Regulation and The Law of Unintended Consequences

Posted by Mark on 31st Oct 2008
It would seem that the political consensus is that only further regulation can save us form the savage beast that is laying to waste the financial markets.  I think at best it is likely that politicians will end quixotically tilting at yesterdays monsters to no real effect, the beast will have moved on; at worst, however, they will sow the seeds for the next financial crises, be it in 5 or 50 years.

Some Stateside commentators, in fact, believe that our problems are down to too much regulation.

For example, Fannie and Freddie were borne out of the depression of the 1930.  Their remit was to ensure easy credit to Main Street America to promote and foster a property owning democracy.   What they morphed into, over time, was a state backed cuckoo sat in the middle of the mortgage market sucking in trillions of dollars of funds, but more importantly all of the decent customers.  The only rational response of the banks was to chase the higher returns "offered" by poorer credit rated customers.  Stir in a bit of well meaning legislation into the pot, courtesy of Bill Clinton, to ensure that banks couldn't turn down customers for fear of being branded racist, bake it for eight years and you have big slice of Sub Prime Pie.

You would have thought that three quarters of century of a command economy would mean that the Russians could do regulation a bit better.  However once again, the seemingly sensible regulations put in place to prevent oligarchs from taking assets out of the country, have had disastrous and unforeseen consequences.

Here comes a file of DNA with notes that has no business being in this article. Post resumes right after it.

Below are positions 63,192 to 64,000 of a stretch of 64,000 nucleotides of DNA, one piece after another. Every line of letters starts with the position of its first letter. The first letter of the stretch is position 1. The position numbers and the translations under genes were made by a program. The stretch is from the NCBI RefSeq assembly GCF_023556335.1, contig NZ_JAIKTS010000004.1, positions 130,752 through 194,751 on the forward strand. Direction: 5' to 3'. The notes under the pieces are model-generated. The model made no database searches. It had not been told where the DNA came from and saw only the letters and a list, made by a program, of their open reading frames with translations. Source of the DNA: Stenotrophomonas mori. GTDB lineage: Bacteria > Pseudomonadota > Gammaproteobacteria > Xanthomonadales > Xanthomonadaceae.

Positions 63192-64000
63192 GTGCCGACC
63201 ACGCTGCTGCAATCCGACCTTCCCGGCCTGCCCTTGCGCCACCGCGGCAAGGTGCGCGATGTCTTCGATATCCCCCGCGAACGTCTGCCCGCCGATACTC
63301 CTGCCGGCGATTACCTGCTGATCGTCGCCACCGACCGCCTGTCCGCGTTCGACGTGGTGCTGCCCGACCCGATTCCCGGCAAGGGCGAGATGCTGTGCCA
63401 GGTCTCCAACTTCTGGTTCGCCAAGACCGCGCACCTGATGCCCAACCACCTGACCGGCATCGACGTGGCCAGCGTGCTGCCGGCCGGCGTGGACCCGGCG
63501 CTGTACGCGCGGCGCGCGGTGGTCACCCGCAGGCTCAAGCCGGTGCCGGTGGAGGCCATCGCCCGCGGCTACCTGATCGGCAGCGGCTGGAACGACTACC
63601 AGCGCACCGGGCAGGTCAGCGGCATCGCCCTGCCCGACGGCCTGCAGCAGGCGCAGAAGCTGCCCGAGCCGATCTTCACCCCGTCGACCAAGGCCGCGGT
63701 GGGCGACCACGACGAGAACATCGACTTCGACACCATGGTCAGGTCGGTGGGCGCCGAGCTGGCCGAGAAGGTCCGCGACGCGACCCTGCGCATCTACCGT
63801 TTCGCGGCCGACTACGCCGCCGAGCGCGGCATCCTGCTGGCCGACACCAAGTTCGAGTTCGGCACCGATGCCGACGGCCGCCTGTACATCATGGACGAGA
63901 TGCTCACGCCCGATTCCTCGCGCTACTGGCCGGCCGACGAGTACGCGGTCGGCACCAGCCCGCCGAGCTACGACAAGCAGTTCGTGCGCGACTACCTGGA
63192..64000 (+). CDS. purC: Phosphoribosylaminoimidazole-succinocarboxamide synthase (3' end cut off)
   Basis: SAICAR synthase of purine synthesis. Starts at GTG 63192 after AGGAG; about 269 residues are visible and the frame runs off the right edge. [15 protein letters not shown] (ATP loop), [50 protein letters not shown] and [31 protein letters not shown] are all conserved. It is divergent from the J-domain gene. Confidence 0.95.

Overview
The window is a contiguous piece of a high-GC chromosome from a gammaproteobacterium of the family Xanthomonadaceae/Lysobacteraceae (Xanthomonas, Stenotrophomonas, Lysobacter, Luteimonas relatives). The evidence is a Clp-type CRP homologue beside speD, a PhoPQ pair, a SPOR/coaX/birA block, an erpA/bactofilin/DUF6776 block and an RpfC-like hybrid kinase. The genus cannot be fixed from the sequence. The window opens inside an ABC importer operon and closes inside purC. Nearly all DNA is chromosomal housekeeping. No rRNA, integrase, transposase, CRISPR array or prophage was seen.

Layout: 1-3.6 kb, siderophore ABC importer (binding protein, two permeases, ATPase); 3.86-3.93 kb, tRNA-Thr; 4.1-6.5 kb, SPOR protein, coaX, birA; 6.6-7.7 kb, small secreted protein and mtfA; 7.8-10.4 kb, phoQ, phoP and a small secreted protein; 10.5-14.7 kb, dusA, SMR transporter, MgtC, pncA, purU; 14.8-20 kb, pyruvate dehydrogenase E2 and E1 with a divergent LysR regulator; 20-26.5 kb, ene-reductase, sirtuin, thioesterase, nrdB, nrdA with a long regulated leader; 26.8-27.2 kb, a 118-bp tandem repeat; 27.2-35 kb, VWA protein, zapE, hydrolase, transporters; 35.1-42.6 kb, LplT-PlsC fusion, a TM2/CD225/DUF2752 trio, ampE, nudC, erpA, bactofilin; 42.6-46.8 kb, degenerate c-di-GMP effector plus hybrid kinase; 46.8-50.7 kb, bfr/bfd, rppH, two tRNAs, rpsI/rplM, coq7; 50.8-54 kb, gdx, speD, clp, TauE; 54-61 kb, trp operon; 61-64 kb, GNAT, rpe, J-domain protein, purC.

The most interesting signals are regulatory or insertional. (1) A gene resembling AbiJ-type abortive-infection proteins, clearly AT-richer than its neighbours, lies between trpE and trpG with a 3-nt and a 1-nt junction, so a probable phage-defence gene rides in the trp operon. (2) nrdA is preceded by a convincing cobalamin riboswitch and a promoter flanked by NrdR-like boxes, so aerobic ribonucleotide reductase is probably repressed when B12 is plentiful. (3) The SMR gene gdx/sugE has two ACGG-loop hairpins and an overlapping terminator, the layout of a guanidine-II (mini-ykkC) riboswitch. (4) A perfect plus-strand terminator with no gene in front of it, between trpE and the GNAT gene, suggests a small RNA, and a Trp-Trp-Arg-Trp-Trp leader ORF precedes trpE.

Not able to take cash out of the country to fund acquisitions that ranged from Chelsea FC, Candy & Candy flats to Courchevel and Iceland, they instead borrowed from Western banks secured against their rouble denominated equities.  The credit crunch, assisted by a less than prudent invasion of a small neighbour, led to a dramatic fall in their value, margin calls to meet the western loans, fires sales, a run on the currency, further falls in value.......

The Russians will now blow their currency reserves, effectively re-nationalising the economy and will end up with a politico-economic structure resembling National Socialism. Nice.

I could go on, but it would appear that unexpected consequence of the Credit Crunch has been to turn a left wing leaning, champagne socialist, like me, into a raging right-wing economic Neo-Con.  Not Nice.

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